W3C home > Mailing lists > Public > public-html@w3.org > January 2012

HTML5 design philosophy disconnect

From: Steve Faulkner <faulkner.steve@gmail.com>
Date: Fri, 6 Jan 2012 11:18:42 +0000
Message-ID: <CA+ri+VmRXGORg2RCTgQt9ju3QnNi0VAU6QCqoP_zYdVM7ayiwg@mail.gmail.com>
To: HTMLWG WG <public-html@w3.org>
Cc: HTML Accessibility Task Force <public-html-a11y@w3.org>
Hi all
One of the purported benefits of the the 'living standard' is that
implementors always get the most up to date implementation
information. In W3C terms this means that editors drafts are promoted
as the documents to refer to and use. I don't disagree with this idea,
but am a little perplexed by the differing strategies about providing
the most up to date and correct information to one group
(implementors) while continuing to provide information that is not up
to date and correct to another group (developers) in the very same
editor's drafts.

One example (there are many more),
The use of implicit labels is found in examples in the HTML5 spec,
something that has been a documented feature of HTML since at least 24
December 1999, yet at least one major browser has not implemented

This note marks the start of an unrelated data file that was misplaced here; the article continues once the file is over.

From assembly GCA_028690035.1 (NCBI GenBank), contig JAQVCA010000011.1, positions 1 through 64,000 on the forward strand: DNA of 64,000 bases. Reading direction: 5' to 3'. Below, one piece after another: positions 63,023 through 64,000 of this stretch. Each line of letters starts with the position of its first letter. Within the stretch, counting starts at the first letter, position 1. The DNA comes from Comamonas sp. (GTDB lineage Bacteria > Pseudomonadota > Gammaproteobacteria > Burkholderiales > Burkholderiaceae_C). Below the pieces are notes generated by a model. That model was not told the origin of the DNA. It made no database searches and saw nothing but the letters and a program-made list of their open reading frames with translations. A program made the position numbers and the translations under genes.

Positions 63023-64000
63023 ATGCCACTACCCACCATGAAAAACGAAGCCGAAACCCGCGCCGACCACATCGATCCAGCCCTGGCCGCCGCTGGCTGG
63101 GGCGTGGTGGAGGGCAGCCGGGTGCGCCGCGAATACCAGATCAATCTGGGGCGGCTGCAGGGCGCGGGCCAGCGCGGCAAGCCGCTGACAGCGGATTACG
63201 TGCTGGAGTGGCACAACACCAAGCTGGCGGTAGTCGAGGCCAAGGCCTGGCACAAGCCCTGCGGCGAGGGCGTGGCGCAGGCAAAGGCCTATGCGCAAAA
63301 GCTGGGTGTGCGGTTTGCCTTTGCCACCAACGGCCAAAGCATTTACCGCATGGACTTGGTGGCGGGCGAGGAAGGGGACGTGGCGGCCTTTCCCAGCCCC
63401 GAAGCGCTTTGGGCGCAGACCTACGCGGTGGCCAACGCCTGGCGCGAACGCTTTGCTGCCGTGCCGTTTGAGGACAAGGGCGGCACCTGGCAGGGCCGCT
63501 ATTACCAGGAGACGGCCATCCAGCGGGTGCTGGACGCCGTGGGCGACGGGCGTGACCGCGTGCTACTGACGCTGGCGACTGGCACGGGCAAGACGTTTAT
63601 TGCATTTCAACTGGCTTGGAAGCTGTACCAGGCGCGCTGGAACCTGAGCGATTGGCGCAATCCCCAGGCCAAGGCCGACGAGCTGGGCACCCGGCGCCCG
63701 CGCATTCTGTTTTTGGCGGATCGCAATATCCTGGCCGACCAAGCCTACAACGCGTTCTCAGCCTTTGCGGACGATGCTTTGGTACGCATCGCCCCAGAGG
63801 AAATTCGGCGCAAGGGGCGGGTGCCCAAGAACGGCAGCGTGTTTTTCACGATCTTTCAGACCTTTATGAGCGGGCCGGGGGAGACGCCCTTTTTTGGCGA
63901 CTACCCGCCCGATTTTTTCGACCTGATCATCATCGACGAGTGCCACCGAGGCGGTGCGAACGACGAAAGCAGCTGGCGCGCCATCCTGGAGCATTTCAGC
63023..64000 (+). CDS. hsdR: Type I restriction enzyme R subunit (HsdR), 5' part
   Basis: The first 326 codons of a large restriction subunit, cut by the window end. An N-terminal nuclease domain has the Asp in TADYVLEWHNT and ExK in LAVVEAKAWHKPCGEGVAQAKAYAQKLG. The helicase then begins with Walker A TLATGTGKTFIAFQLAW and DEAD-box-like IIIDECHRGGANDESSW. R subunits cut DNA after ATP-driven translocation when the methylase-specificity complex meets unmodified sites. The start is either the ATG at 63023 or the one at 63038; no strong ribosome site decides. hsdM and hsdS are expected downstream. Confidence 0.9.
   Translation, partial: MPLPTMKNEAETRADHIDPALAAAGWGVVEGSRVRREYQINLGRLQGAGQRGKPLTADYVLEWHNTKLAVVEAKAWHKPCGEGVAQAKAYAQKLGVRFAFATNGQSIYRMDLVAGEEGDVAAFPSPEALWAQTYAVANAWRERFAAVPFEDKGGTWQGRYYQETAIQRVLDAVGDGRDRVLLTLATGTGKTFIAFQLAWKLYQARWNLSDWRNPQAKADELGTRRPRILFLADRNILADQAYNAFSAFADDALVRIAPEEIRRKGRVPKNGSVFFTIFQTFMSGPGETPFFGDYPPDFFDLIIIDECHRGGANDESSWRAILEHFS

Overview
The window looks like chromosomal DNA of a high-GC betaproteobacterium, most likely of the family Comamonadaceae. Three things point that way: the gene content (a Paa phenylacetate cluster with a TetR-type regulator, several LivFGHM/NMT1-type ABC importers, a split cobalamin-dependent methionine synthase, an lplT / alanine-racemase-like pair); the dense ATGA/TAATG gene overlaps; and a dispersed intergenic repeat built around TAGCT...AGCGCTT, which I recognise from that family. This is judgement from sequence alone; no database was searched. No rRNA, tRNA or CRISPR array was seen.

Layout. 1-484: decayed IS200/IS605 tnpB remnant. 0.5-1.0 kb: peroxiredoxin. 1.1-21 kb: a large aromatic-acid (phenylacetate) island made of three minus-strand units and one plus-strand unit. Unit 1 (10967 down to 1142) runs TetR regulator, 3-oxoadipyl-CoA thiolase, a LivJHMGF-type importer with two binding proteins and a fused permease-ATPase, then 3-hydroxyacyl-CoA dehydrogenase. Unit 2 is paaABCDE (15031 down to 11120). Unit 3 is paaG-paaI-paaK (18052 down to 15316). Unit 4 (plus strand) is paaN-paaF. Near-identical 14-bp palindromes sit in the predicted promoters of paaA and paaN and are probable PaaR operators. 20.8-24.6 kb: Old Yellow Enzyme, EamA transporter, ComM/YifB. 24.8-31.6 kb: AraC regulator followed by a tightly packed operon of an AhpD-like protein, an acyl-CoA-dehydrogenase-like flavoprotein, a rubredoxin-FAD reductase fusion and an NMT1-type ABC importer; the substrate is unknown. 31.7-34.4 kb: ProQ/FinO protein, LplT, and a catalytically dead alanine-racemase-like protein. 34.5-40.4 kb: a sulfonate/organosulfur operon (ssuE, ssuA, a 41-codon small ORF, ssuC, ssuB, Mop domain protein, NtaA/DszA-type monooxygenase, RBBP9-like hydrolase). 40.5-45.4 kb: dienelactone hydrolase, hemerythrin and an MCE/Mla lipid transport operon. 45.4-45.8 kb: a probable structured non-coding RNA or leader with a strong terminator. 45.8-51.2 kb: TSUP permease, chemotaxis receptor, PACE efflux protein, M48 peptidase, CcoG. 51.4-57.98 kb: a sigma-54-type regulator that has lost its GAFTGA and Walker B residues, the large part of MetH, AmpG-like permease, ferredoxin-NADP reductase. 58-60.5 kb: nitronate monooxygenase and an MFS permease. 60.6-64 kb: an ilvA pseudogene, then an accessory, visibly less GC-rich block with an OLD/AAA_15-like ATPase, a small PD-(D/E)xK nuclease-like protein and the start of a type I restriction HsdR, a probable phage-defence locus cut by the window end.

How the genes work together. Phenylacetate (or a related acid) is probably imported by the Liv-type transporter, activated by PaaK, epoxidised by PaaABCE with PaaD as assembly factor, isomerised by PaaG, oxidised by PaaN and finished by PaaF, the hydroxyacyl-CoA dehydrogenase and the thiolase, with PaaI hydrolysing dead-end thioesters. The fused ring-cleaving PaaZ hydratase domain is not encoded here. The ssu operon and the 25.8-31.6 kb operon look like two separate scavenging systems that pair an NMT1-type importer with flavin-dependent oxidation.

accessibility support for it yet. [1]

When it is suggested that this method should not continue to be
promoted alongside the more robust and better supported for/id method
the HTML5 editor's assistants response is

"Examples that do not work everywhere yet is not a reason to change
the examples. It's an incentive to get the software fixed." [2]


So we have a method that has been promoted for 10 years and continues
to be promoted which is broken, how is that useful for either users or
developers?


When will specifiers give users and developers the same level of
consideration in the provision of useful practical information as is
afforded implementors?

"In case of conflict, consider users over authors over implementors
over specifiers over theoretical purity."[3]

The HTML design principles do not seem to be taken into account here
or am i missing something?


[1] http://www.html5accessibility.com/tests/form-labels.html

[2] https://www.w3.org/Bugs/Public/show_bug.cgi?id=13531#c6

[3] http://www.w3.org/TR/html-design-principles/#priority-of-constituencies


-- 
with regards

Steve Faulkner
Technical Director - TPG

www.paciellogroup.com | www.HTML5accessibility.com |
www.twitter.com/stevefaulkner
HTML5: Techniques for providing useful text alternatives -
dev.w3.org/html5/alt-techniques/
Web Accessibility Toolbar - www.paciellogroup.com/resources/wat-ie-about.html
Received on Friday, 6 January 2012 11:19:35 UTC

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